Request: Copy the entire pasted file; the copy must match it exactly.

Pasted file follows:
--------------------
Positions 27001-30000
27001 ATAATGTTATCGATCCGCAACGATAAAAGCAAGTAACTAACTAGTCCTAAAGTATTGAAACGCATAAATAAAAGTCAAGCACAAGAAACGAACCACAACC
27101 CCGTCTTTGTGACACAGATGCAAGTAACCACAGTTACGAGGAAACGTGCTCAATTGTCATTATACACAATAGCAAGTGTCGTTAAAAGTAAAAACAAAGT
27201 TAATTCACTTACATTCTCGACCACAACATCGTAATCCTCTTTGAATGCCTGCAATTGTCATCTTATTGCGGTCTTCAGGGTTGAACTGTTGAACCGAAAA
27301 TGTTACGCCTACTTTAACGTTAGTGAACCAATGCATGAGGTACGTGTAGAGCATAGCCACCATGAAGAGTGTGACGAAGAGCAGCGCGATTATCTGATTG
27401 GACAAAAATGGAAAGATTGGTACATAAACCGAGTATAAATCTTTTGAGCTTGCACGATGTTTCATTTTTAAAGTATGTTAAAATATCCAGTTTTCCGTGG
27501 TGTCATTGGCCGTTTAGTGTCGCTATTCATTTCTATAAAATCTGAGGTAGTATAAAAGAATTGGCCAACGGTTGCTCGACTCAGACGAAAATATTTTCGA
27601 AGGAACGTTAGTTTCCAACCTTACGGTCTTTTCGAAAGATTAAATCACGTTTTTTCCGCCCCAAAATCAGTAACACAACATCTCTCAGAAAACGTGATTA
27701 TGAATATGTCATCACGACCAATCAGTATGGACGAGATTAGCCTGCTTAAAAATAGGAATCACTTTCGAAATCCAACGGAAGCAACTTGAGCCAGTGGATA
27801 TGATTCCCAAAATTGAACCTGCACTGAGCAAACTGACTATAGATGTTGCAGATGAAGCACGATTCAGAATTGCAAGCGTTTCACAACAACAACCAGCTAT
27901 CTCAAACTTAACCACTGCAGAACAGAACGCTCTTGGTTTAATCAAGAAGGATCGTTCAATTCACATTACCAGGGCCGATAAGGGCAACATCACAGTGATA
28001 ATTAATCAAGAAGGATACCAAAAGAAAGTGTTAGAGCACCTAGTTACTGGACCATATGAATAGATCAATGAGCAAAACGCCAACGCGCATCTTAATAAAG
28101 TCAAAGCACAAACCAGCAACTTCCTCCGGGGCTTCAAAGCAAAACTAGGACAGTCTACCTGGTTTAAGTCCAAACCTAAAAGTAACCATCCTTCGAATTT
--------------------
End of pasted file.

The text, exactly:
Positions 27001-30000
27001 ATAATGTTATCGATCCGCAACGATAAAAGCAAGTAACTAACTAGTCCTAAAGTATTGAAACGCATAAATAAAAGTCAAGCACAAGAAACGAACCACAACC
27101 CCGTCTTTGTGACACAGATGCAAGTAACCACAGTTACGAGGAAACGTGCTCAATTGTCATTATACACAATAGCAAGTGTCGTTAAAAGTAAAAACAAAGT
27201 TAATTCACTTACATTCTCGACCACAACATCGTAATCCTCTTTGAATGCCTGCAATTGTCATCTTATTGCGGTCTTCAGGGTTGAACTGTTGAACCGAAAA
27301 TGTTACGCCTACTTTAACGTTAGTGAACCAATGCATGAGGTACGTGTAGAGCATAGCCACCATGAAGAGTGTGACGAAGAGCAGCGCGATTATCTGATTG
27401 GACAAAAATGGAAAGATTGGTACATAAACCGAGTATAAATCTTTTGAGCTTGCACGATGTTTCATTTTTAAAGTATGTTAAAATATCCAGTTTTCCGTGG
27501 TGTCATTGGCCGTTTAGTGTCGCTATTCATTTCTATAAAATCTGAGGTAGTATAAAAGAATTGGCCAACGGTTGCTCGACTCAGACGAAAATATTTTCGA
27601 AGGAACGTTAGTTTCCAACCTTACGGTCTTTTCGAAAGATTAAATCACGTTTTTTCCGCCCCAAAATCAGTAACACAACATCTCTCAGAAAACGTGATTA
27701 TGAATATGTCATCACGACCAATCAGTATGGACGAGATTAGCCTGCTTAAAAATAGGAATCACTTTCGAAATCCAACGGAAGCAACTTGAGCCAGTGGATA
27801 TGATTCCCAAAATTGAACCTGCACTGAGCAAACTGACTATAGATGTTGCAGATGAAGCACGATTCAGAATTGCAAGCGTTTCACAACAACAACCAGCTAT
27901 CTCAAACTTAACCACTGCAGAACAGAACGCTCTTGGTTTAATCAAGAAGGATCGTTCAATTCACATTACCAGGGCCGATAAGGGCAACATCACAGTGATA
28001 ATTAATCAAGAAGGATACCAAAAGAAAGTGTTAGAGCACCTAGTTACTGGACCATATGAATAGATCAATGAGCAAAACGCCAACGCGCATCTTAATAAAG
28101 TCAAAGCACAAACCAGCAACTTCCTCCGGGGCTTCAAAGCAAAACTAGGACAGTCTACCTGGTTTAAGTCCAAACCTAAAAGTAACCATCCTTCGAATTT